Women's golf extends its footprint

LPGA connects players earlier as marketers join in droves to promote youth, fitness pitches

By Published on .

One of the golf industry's best bets for a revenue boost this year comes from a crop of appealing, young, female athletes who are getting attention from a growing number of fans and sponsors.

Although it lags far behind men's golf in numbers, women's golf is on the rise while growth of men's golf remains flat. Between 2000 and 2005, participation in women's golf rose about 20% to 6.6 million, according to the National Golf Foundation. An estimated 7 million women currently play golf, which is about 25% of the total who hit the links.

Annika Sorenstam may possibly end up the greatest female golfer before she's done, but marketers are also backing a wide range of up-and-comers who are trying to make names-and brands-for themselves on and off the links.

"To grow, we need to introduce female golfers to a much broader media audience," says Carolyn Bivens, who joined the Ladies Professional Golf Association as commissioner in 2005 after serving as president-chief operating officer at Interpublic Group of Cos.' Initiative Media North America.

"We look to put them outside of the golf industry into mainstream entertainment including talk shows, general magazines, fashion magazines and catalogs," Ms. Bivens says. "It's chic to be a girl and a world-class athlete."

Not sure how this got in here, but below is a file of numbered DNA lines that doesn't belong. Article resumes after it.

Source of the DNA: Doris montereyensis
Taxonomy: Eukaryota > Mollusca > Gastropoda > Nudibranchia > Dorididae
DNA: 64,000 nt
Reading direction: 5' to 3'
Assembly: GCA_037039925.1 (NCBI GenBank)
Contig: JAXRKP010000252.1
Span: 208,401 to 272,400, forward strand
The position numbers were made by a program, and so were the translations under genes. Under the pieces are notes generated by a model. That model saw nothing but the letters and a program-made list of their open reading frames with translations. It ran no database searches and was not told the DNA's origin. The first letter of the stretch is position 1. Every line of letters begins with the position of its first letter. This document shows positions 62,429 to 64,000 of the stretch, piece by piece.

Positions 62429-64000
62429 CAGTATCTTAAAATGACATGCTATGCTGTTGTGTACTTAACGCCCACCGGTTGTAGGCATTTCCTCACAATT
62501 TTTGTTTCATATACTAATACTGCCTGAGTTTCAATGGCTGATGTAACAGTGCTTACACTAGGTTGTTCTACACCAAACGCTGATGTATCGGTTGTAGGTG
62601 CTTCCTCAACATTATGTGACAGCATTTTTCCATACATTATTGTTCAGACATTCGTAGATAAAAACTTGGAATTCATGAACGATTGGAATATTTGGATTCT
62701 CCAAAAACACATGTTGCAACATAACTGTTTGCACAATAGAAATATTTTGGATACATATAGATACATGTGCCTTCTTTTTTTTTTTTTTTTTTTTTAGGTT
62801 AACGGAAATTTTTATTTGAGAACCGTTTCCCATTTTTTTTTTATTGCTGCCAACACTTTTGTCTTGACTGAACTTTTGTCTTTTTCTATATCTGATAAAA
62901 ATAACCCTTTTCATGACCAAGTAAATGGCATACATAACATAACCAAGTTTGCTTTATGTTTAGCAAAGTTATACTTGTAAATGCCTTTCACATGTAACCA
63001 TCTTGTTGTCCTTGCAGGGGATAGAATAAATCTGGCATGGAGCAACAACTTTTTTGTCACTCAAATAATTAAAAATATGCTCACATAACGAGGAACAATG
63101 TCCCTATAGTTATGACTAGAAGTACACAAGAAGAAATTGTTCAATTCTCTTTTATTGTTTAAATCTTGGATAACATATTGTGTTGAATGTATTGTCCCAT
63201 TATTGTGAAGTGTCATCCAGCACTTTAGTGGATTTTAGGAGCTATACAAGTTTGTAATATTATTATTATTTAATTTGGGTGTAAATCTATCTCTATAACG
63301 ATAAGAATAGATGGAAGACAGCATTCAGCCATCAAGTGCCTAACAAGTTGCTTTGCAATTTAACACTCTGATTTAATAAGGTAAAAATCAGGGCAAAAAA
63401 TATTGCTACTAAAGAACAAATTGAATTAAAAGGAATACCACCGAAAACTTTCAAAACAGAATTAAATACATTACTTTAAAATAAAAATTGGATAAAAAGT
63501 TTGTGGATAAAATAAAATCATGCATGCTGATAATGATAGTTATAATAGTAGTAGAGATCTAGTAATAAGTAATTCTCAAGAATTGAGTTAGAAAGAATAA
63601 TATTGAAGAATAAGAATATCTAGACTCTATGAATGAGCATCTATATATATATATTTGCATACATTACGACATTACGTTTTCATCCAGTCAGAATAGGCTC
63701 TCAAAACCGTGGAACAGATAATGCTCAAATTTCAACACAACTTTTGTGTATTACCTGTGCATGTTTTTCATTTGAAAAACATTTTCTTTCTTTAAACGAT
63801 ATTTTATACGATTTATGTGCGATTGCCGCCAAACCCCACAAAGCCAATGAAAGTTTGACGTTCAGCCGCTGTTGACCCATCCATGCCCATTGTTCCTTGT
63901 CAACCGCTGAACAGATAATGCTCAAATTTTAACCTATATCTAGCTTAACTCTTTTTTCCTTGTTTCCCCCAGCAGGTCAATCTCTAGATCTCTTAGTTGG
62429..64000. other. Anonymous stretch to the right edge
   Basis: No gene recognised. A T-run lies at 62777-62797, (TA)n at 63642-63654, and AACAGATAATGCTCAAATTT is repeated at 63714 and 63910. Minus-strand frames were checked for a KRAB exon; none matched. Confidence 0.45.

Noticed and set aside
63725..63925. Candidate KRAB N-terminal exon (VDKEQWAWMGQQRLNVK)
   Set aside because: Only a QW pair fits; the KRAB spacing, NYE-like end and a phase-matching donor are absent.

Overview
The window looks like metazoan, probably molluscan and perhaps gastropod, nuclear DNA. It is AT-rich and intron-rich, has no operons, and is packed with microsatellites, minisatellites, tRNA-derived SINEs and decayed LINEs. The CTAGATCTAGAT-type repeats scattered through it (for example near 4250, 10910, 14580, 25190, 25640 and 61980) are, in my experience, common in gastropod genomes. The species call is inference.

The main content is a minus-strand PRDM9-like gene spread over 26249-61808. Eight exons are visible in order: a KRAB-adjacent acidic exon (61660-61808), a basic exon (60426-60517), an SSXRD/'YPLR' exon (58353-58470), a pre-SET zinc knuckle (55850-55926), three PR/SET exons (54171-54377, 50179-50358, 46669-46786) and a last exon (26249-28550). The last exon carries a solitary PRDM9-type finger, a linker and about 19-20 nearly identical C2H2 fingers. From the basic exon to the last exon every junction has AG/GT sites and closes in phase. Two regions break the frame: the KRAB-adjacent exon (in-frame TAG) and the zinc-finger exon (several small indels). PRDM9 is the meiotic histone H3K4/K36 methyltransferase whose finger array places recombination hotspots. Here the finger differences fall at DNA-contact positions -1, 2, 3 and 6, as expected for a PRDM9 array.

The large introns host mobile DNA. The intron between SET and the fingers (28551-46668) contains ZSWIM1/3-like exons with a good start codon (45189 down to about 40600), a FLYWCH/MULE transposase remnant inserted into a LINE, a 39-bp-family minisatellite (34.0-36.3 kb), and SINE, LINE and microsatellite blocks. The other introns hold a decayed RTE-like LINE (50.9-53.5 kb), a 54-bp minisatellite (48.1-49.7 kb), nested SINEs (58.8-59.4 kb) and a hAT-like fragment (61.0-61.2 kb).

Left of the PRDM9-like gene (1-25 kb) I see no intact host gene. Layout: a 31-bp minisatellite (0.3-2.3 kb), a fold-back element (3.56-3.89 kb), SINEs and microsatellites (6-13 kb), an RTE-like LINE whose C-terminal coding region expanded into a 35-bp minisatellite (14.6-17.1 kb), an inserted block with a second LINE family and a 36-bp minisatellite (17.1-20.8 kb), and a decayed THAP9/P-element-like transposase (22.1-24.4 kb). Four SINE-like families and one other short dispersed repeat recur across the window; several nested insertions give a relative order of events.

Within the sport, Navistar is a new LPGA Tour sponsor for 2007, with its name on next September's Navistar LPGA Classic. Honda and Toyota Motor Sales USA's Lexus return after making their tour sponsorship debuts last year. Longtime sponsor Rolex has also significantly increased its support, Ms. Bivens says.

Ms. Bivens' mandate includes personal brand-consulting services to LPGA players.

The 17-year-old Michelle Wie appears in a print and in-store campaign for Sony Electronics via Modem Media, San Francisco (new executions will follow this year via new Sony creative agencies BBDO Worldwide, New York, and 180, Los Angeles).

Paula Creamer is hawking her own line of sunglasses in fashion magazines and is followed at tournaments by crowds of pink-garbed fans imitating her signature color. Natalie Gulbis just renewed her relationship with cable's Golf Channel for a third season of a reality show following her on the tour (see profile at right).

Erica Blasberg, Brittany Lang and the "Asian Invasion" players such as the aptly named Birdie Kim are similarly getting marketer interest. Retailers and fashion labels are expanding their array of golf togs for women. This spring, Chico's joins Liz Claiborne, Ralph Lauren and Escada, among others, in producing a line of women's golfwear.

"Five years ago, brands endemic to the sport had all but abandoned the LPGA Tour," says Scott Seymour, senior VP-managing director of the golf division of Octagon Worldwide. "Today, they're not just doing deals with players to use their equipment, but they're using them in advertising and marketing."

Nike's research shows that the women's segment of golf has more potential for growth this year than the sport as a whole, says Cindy Davis, general manager-U.S. golf.

"There is no doubt that the arrival of these new, younger golf stars is helping to boost the sport," Ms. Davis says.
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